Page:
• Networked programs: These network links are established using high speed lines and the internet to create communication platforms for tertiary care hospitals and clinics in remote, rural communities and suburban regions across the country and globally.
  • Point‐to‐point connections: Through the use of private high‐ speed communication lines hospitals and clinics can deliver services remotely. This service mechanism can be used to provide specialty care through outsourced providers in areas such as radiology, psychology and neurology. Examples of services delivered include radiographic image (x‐ray, CT, MRI, PET, etc.) reviews, stroke assessments and real‐time consultations in emergency rooms and intensive care departments.
  • Monitoring Center links: Landlines, wireless connections and the internet enable communications directly between a patient and a center that provides home care monitoring services for cardiac, pulmonary or fetal monitoring.
  • Web‐based e‐health patient service sites: Online outreach services are offered to provide direct patient care services where patients can obtain information to help self‐educate and manage a medical condition.9   Healthcare assessments and patient‐friendly information on medicalconditions and illnesses are now readily available on medical insurance provider websites, as well as publicly accessible sites such as WebMD and others.

How prevalent is the use of Telemedicine?

According to a 2014 telemedicine survey conducted by Foley & Lardner LLP, 90 percent of participants representing executive leaders from for‐profit and nonprofit health organizations including hospitals, physician groups and home health care organizations have implemented some level of telemedicine in their operations. These leaders also report that the future success of their organizations will be based on offering meaningful telemedicine services.

With the Affordable Care Act, financial and payment incentives have created a shift leading to reimbursements based on positive patient outcomes rather than fee‐for‐service models. Telemedicine offers ways to cost‐effectively streamline operations and create a variety of ways to connect and stay engaged with patients. It also provides a platform that dramatically expands specialists’ geographic reach to offer medical treatment and management of chronic care services outside of a hospital setting.10

Increasingly consumers are becoming accustomed to the use of telecommunications for most aspects of their lives. Along with that comes the expectation that their health care needs can and should be managed through telemedicine offerings as well, for the sake of convenience and cost effectiveness. According to an article in Healthcare IT News telemedicine has seen a market growth of 237 percent within a five‐year period from $4.2 billion in 2007 to more than $10 billion in 2012. The increase in cost of healthcare, aging population, and ongoing advances in technology are all driving factors contributing to market growth and it is only expected to continue.11

What are some of the drawbacks?

The use of telemedicine does have some negative implications such as a loss of the “human touch” between the medical provider and the patient. Less human interaction may adversely impact homebound patients, for example, who could experience a greater sense of isolation.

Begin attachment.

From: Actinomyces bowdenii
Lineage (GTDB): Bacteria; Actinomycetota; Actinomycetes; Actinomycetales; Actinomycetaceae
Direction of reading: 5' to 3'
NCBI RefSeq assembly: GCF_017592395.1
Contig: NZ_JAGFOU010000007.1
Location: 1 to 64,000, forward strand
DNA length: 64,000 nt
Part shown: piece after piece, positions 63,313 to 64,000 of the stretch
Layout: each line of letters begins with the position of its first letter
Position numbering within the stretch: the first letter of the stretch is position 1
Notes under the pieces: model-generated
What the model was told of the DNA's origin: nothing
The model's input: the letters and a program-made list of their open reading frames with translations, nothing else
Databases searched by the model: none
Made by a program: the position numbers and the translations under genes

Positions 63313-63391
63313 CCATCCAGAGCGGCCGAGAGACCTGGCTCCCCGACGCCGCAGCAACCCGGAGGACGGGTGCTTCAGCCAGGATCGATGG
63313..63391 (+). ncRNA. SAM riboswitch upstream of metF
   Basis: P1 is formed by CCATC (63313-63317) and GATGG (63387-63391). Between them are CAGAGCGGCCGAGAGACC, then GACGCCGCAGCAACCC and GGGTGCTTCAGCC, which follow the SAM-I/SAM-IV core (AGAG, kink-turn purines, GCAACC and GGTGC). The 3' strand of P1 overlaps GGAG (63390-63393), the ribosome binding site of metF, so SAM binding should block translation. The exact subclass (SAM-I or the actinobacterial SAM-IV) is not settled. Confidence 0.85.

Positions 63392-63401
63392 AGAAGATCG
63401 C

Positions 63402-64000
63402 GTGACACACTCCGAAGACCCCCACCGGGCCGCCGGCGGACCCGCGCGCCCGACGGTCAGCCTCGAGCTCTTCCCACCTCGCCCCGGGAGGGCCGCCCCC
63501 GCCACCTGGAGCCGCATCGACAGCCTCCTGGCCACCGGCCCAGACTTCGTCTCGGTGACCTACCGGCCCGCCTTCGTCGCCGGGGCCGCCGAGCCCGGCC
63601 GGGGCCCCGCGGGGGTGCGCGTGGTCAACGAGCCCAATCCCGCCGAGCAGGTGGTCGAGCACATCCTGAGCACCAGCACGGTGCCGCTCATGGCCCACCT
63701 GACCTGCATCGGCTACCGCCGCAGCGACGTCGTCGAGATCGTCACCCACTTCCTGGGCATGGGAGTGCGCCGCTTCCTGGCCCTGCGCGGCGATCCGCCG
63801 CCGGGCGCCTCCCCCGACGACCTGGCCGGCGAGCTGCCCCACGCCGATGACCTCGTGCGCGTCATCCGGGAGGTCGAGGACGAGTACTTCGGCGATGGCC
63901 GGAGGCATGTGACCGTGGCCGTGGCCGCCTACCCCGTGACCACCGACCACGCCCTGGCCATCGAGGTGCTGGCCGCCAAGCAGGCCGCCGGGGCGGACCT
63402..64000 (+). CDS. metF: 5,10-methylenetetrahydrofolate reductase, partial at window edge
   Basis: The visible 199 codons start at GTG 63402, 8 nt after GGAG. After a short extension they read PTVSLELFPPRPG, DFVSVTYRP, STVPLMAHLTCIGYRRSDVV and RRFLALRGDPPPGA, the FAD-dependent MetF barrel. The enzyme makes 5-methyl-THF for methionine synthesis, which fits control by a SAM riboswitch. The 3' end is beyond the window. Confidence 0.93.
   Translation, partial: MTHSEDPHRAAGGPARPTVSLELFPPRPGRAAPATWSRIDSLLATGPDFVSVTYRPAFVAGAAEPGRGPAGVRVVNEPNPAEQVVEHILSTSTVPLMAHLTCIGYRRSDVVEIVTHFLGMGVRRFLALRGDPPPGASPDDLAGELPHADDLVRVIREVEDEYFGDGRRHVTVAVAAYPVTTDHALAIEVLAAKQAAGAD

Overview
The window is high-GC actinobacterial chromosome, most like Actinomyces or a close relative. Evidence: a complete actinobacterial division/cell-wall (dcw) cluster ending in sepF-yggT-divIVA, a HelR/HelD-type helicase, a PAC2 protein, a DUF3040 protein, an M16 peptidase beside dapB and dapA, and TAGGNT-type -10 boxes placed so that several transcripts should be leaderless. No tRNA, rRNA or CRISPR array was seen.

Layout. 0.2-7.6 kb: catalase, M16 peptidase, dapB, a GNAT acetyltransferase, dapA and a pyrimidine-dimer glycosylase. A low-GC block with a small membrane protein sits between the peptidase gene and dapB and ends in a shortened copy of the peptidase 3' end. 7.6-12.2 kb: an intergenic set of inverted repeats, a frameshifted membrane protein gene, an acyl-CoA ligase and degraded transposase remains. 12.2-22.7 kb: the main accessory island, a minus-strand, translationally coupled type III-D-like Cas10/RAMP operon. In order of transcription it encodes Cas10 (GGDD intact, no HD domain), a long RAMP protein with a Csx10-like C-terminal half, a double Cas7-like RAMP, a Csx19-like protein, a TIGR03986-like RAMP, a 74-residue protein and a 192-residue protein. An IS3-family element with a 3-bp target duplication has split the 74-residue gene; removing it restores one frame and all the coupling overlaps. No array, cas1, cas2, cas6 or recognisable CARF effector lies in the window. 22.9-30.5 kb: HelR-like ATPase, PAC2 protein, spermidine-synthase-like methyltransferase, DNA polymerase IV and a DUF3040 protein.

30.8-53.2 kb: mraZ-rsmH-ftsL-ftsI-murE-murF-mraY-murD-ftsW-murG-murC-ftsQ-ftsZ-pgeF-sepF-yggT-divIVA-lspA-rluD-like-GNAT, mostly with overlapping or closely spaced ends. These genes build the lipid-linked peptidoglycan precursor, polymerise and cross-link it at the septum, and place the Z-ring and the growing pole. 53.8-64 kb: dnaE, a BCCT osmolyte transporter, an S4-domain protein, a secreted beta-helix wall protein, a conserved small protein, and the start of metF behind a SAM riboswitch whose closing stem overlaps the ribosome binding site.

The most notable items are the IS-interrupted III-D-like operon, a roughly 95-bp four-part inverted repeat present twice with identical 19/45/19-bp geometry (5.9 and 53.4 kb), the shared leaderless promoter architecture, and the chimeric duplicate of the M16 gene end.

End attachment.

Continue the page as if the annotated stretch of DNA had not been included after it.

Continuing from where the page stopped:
Electronic platforms also increase the potential for private health information to become compromised while in transmission or in electronic storage. In addition connectivity issues can threaten to slow or interrupt the healthcare provider and patient interaction altogether.

There is also considerable cost associated with the acquisition of the necessary IT equipment, the management of these networks and the learning curve associated with those using these systems.12 Furthermore, these offerings are only as good as those willing to use these tools. If a physician is unwilling to buy into the technology, then there is little realization of the value for the organization.

Another consideration is patient reliance on nontraditional care models such as local retail outlets (e.g., Walgreens, CVS and Wal‐Mart), for quick and convenient medical services such as vaccinations or minor ailments. This practice threatens record fragmentation and could result in potential treatment gaps due to privacy requirements or limited capabilities of the electronic medical record software.13

The healthcare industry also faces significant hurdles in the form of reimbursement for telemedicine services. Although Medicare and Medicaid provide reimbursement for a wide range of telehealth services, the rate of reimbursement does not provide the incentive needed to broaden the scale and scope of service offerings. Additionally, only 24 states and the District of Columbia currently require private insurance companies to offer equivalent payments for telemedicine and in‐person services.


Whether we realize it or not telehealth or telemedicine in all of its varied offerings is here, rapidly growing and increasingly making its way into our lives. As I sit here typing this article my smartphone suddenly “chirps,” drawing my attention to a text message from my doctor’s office reminding me of an upcoming appointment. From simple reminders to complicated remote physician consultations, this reflects the continuum that extends healthcare’s reach and helps providers stay connected with patients. Looking ahead, there will be growing pains as the industry attempts to harness the best technology, and balance those resources with important issues of data privacy, quality healthcare delivery services, cost containment and most importantly, sustaining the humanity in this ever‐ expanding world of technology.

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1 “What is Telehealth? How is telehealth different from telemedicine?” Accessed September 2015.

2 (2010), “Telemedicine: Opportunities and Development in Member States.” World Health Organization (WHO). Accessed September 2015.

3 “What is Telemedicine?” American Telemedicine Association. Accessed September 2015.

4 Craig, John; Patterson, Victor. (2005, Volume 11, No 1). “Introduction to the practice of telemedicine.” Journal of Telemedicine and Telecare. Accessed September 2015.

5 Ibid 3 6 Ibid 3

6 Ibid 3

7 “What is Telehealth?” Center for Connected Health Policy. Accessed September 2015.

8 “Telemedicine, Its History, Uses and Benefits.” NAAICP. Accessed September 2015.

9 Ibid 3

10 (November 11, 2014). “2014 Telemedicine Survey.” Foley & Lardner LLP. Accessed September 2015.

11 McCann, Erin. (June 6, 2013). “Telehealth Sees Explosive Growth.” Healthcare IT News. Accessed September 2015.


13 (September 14, 2015). “Evolving Models of Care Delivery.” Cigna. Accessed October 2015.